Funny on the Fly: Learn improv and sketch comedy with some of the South’s sharpest wits.
Improv comedy powerhouse The New Movement originally began in Austin, Texas, in 2009, when New Orleans natives Chris Trew and Tami Nelson realized their longtime dream of founding a comedy conservatory. They brought TNM to NOLA in 2011, and, for the last three years, Trew’s crew has worked relentlessly to grow the local comedy scene.
“The problem, at the time, was that if you were any good at comedy, your time in New Orleans was limited,” Trew says. “With no full-time venue and no legit festival to showcase to out-of-town connections, it was hard to grow, and most people left.” But these days, the New Orleans comedy scene is its own hotbed of talent — and TNM recently raised $50,000 through a Kickstarter campaign to move to a bigger, better building.
“Most of our performers are like Swiss army knives: lots of stand-up comedians who also do improv, who also have a podcast, who are also writers, who also produce video content,” Trew says. “Many people who call TNM home do more than just one thing, and that’s important.”
Interested comedians can sign up for eight weeks of classes in either improv or sketch comedy writing for around $200. “It’s a safe space, led by an experienced and friendly instructor, and you are given more opportunities to get on stage than any theater in the country,” Trew says.
Just take it from past TNM performers, many of whom are current comedy up-and-comers — and that’s not to mention Trew himself, who started and produces several comedy festivals, including the dual-city, multivenue Hell Yes Fest.
As TNM continues to grow, adding classes and employees, so will its influence. “Tons of TNM people are frequently on the road, headlining comedy festivals in other cities,” Trew says. “One of our students performed on Conan last year. There’s a lot of activity around here, and we’re happy to be a part of it.” newmovementtheater.com
Bass Notes: Meet local musician Jasen Weaver.
“My original music is a reflection of many events I’ve experienced in my life, and how I perceive them now,” says bassist and composer Jasen Weaver. The young jazz musician writes almost all of the music covered by his namesake group, the Jasen Weaver Band, which features him on bass; Steve Lands on trumpet; Jeronne Ansari on woodwinds; Shea Pierre on keys; and A.J. Hall on drums.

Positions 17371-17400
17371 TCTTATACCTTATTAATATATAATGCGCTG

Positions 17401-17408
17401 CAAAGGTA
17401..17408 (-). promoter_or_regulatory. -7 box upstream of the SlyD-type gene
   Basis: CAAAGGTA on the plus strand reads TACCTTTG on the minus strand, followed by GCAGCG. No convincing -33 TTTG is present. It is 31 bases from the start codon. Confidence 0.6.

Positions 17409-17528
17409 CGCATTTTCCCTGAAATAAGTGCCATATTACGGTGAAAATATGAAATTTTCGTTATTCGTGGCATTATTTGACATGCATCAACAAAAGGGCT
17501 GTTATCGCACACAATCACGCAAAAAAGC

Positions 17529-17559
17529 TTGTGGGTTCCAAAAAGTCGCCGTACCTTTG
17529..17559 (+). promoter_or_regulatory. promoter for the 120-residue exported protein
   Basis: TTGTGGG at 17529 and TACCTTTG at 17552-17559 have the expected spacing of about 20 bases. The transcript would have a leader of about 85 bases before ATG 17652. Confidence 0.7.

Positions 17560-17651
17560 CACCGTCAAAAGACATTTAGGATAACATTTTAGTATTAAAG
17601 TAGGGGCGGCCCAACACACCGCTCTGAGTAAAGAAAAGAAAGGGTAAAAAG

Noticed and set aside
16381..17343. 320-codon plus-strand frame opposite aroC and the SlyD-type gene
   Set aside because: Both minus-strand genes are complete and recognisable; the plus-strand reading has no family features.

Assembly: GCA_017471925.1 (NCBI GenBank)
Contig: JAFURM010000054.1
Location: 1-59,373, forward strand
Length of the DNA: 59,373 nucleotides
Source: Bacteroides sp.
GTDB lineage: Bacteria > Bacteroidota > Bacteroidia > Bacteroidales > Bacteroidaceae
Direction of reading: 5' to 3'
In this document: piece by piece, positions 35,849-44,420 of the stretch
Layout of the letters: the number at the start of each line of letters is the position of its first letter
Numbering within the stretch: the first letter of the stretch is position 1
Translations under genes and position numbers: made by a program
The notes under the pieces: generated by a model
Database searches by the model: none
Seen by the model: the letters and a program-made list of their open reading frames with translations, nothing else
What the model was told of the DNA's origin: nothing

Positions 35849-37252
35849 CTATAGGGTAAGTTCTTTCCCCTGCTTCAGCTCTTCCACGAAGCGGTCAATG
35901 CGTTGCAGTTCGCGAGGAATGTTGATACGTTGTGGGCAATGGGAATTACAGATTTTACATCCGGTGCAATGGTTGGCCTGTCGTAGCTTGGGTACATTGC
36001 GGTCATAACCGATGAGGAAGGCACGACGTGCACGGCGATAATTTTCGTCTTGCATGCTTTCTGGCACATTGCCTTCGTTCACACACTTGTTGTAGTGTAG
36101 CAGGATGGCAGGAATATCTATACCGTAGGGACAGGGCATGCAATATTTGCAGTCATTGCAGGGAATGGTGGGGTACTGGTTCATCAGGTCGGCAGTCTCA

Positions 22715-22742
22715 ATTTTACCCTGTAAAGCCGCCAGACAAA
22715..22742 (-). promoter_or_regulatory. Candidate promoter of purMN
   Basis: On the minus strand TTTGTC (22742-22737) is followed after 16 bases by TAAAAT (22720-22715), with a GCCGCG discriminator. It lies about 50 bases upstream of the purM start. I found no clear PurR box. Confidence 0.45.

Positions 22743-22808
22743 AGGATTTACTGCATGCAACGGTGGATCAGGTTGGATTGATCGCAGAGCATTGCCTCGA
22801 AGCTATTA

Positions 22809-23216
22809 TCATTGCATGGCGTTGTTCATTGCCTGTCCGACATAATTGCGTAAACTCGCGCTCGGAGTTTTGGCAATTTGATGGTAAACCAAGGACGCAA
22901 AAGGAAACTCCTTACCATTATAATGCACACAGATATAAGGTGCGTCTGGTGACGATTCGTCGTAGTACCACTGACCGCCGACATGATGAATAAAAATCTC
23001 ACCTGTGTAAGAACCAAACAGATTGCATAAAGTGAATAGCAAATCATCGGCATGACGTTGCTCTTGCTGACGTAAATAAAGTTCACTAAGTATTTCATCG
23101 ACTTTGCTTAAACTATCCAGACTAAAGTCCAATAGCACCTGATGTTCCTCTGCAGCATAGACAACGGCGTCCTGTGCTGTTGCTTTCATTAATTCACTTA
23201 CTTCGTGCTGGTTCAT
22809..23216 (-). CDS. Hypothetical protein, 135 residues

You can often catch the band playing both jazz standards and original music at Bacchanal Wine. “We usually play two sets on our gigs,” Weaver says. “During the first set, I like to focus on a particular theme or composer. Recently, we’ve been playing the music of the late Mulgrew Miller.” A graduate of the University of New Orleans Jazz Studies program, Weaver continues to study composers in multiple genres to improve his own songwriting.
Working with New Orleans’ top bandleaders has taught Weaver how to push his musical vision without being a tyrant. “I’ve been very fortunate to work with some of the great bandleaders in this city, including Herlin Riley and Jason Marsalis,” he says. “I observe the way they run their bands and try to emulate that.” In a twist of reciprocity, Marsalis will feature one of Weaver’s compositions on his next album — “Blues for Now” is an unhurried, moody meditation showcasing a mournful trumpet/sax opening and meandering piano line.
Weaver recently returned from a U.K. tour with jazz quintet The Session, and he plans to record an album with the Jasen Weaver Band next spring. In the meantime, he’ll tour the West Coast, New York and London with the New Orleans Jazz Orchestra this fall. jasenweaver.com
Local Lore: A new book shines light on the early days of New Orleans.
By Misty Milioto
New Orleans certainly has a unique history, and a new book by Bethesda, Maryland-based writer Gary Krist, Empire of Sin: A Story of Sex, Jazz, Murder and the Battle for Modern New Orleans ($26, Crown), chronicles the storied past of the Crescent City from 1890 to 1920. This 30-year period marked a dramatic transition for New Orleans — one in which vice (prostitution, drinking, crime and other indecencies) was becoming less tolerable by the city’s “respectable” elite.
In an effort to segregate these evils, leaders and officials created a government-sanctioned red-light district that came to be known as Storyville. But rather than being an area where vices could be restricted and contained, this area flourished as a bacchanalian free-for-all — ruled by the politically influential Tom Anderson — becoming a beacon of debauchery for both locals and international visitors alike. It was here that cosmopolitan madams (like the infamous Josie Arlington and Lulu White) catered to guests at their luxurious brothels, and where dance halls welcomed guests to listen to a new form of music known as jazz. While Buddy Bolden was one of the first musicians to play this electric, improvisational and loud music on his cornet, other greats (such as Jelly Roll Morton and Louis Armstrong) also found themselves playing late into the night.
During this same time period, there were also racial issues, and violence and revenge killings connected to the city’s Italian population (specifically with a Mafia-esque group known as the Black Hand). To top it all off, a series of violent murders by The Axman (targeting Italian grocery store owners) shook the city to its core. With such a history of turbulence and reinvention, it’s no wonder that New Orleans is one of the most diverse, colorful and infamous cities in the world. And as Krist puts it, “… the disruptive energies of the place — its vibrancy and eccentricity, its defiance and nonconformity, and yes, its violence and depravity — are likely to live on.” In any case, this is one book that should be on your must-read (soon) list. Look for it on shelves later this month.